So, after winning his title with the Lakers, he decided to give back by auctioning off the ring that he had worked so hard to obtain. The result was $651,006 donated to various mental health charities.

“That was the greatest thing I’ve ever done in my life outside of being married and having my kids,” Artest said.

His generosity was commended with the 2011 J. Walter Kennedy Citizenship Award — an accomplishment that marked just how far he had come in such a short amount of time.

He was pretty much an entirely different person, and, five months later, took that to a near-literal level.

Ron Artest was gone. In his place (after an unpaid parking ticket briefly held up his name change) was Metta World Peace.

World Peace continued the good work that Artest had begun, gifting more than $100,000 — much of which came from the ring — to charities based in his native New York City.

Metta also kept up the wackiness by competing on “Dancing with the Stars.” However, his cha cha wasn’t nearly as refined as his perimeter defense, making World Peace the first contestant eliminated.

Back on the hardwood, World Peace remained one of the Lakers’ top players, though they fell in the Western Conference Semifinals. The following year began with championship aspirations as the team added Dwight Howard and Steve Nash, but an injury-plagued campaign resulted in a season to forget.

That was the greatest thing I’ve ever done in my life outside of being married and having my kids.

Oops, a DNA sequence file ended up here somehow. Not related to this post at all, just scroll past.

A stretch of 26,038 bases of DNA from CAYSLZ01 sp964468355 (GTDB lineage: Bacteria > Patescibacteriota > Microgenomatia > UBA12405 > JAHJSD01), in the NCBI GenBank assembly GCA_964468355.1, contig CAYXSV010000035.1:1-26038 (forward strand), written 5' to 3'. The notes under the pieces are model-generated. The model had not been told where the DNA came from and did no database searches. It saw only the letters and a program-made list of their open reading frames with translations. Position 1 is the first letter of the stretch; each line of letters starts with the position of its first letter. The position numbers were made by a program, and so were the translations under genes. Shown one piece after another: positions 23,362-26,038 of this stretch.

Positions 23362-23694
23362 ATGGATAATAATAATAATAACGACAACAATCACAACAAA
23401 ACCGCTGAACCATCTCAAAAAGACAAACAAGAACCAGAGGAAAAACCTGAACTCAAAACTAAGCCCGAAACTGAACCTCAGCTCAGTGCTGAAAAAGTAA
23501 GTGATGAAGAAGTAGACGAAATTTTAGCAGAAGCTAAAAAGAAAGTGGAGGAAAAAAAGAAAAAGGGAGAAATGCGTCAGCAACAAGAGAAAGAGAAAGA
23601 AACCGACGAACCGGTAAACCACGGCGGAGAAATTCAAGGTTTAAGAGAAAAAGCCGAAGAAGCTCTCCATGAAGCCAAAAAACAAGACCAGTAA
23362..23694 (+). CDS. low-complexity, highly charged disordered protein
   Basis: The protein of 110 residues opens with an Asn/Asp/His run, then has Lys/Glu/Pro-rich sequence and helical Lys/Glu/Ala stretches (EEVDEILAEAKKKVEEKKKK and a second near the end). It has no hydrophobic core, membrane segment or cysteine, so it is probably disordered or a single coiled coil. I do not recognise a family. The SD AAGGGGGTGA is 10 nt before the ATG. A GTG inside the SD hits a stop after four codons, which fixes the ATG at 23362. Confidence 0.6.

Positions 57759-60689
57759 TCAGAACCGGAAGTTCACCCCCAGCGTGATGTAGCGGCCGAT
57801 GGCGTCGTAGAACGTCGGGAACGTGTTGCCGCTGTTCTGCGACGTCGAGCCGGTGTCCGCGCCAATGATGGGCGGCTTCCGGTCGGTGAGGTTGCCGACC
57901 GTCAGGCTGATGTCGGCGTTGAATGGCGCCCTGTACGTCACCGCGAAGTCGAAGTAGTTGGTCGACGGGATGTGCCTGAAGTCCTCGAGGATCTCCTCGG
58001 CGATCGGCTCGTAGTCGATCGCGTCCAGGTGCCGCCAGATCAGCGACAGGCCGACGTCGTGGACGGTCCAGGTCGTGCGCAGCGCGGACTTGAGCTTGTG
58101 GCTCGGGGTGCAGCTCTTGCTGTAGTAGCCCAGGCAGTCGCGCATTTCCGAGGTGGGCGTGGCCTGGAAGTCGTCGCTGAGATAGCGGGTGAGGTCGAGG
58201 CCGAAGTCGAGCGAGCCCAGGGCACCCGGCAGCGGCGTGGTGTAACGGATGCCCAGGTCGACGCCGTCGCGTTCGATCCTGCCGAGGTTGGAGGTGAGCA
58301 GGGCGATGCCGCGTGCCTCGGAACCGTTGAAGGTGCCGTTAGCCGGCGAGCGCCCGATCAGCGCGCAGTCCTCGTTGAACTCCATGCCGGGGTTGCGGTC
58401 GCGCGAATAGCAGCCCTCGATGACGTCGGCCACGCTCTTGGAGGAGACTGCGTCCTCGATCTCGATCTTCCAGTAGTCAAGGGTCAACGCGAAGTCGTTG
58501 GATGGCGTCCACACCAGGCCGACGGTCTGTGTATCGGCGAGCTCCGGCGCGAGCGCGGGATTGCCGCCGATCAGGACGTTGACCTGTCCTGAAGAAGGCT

World Peace on selling his 2009 ring

World Peace was one of those hit hardest in the health department, yet he continued to give his team all he could. Just before the playoffs, he even returned to the court just 12 days after undergoing surgery on his knee.

Metta claimed that his doctors were “amazed at how the swelling didn’t even exist,” but even his rapid recovery couldn’t prevent L.A. from being knocked out in the first round of the playoffs.

A few months later, the Lakers chose to part ways with the fan favorite, releasing World Peace using the amnesty clause.

Bryant took to Twitter in support of one of his most trusted teammates, saying: “No game 7 win without Metta! This is a tough day for laker nation.”

Meanwhile, Metta himself took the news in stride and kept his fans smiling even through this tough news, tweeting: “I’m retiring and playing hockey.”

I Love Basketball

Metta never did end up lacing up his skates and hitting the ice.

Instead, World Peace let basketball help him live up to his global name.

After departing from the Lakers, he briefly played for his hometown Knicks before heading overseas for a year.

He started in China, where he picked up another name (“The Panda’s Friend”) before continuing to Italy, where he once fouled out of a game in one minute.

But his loyalty remained in Los Angeles, where he felt that he could contribute to a budding Lakers squad looking for veteran leadership.

In 2015, a 35-year-old World Peace managed to secure a spot on the Lakers’ training camp roster.

Despite his lengthy absence from the NBA, World Peace managed to capitalize on that opportunity and served as the team’s elder statesman alongside his longtime teammate, Kobe Bryant.

World Peace didn’t play much, instead making an impact in the locker room and on the practice floor. He also left his mark outside of the game, raffling off his 2004 Defensive Player of the Year trophy to raise more money for mental health charities.

Metta World Peace warms up during the first session of training camp in his second stint as a Laker.

Metta World Peace warms up during the first session of training camp in his second stint as a Laker.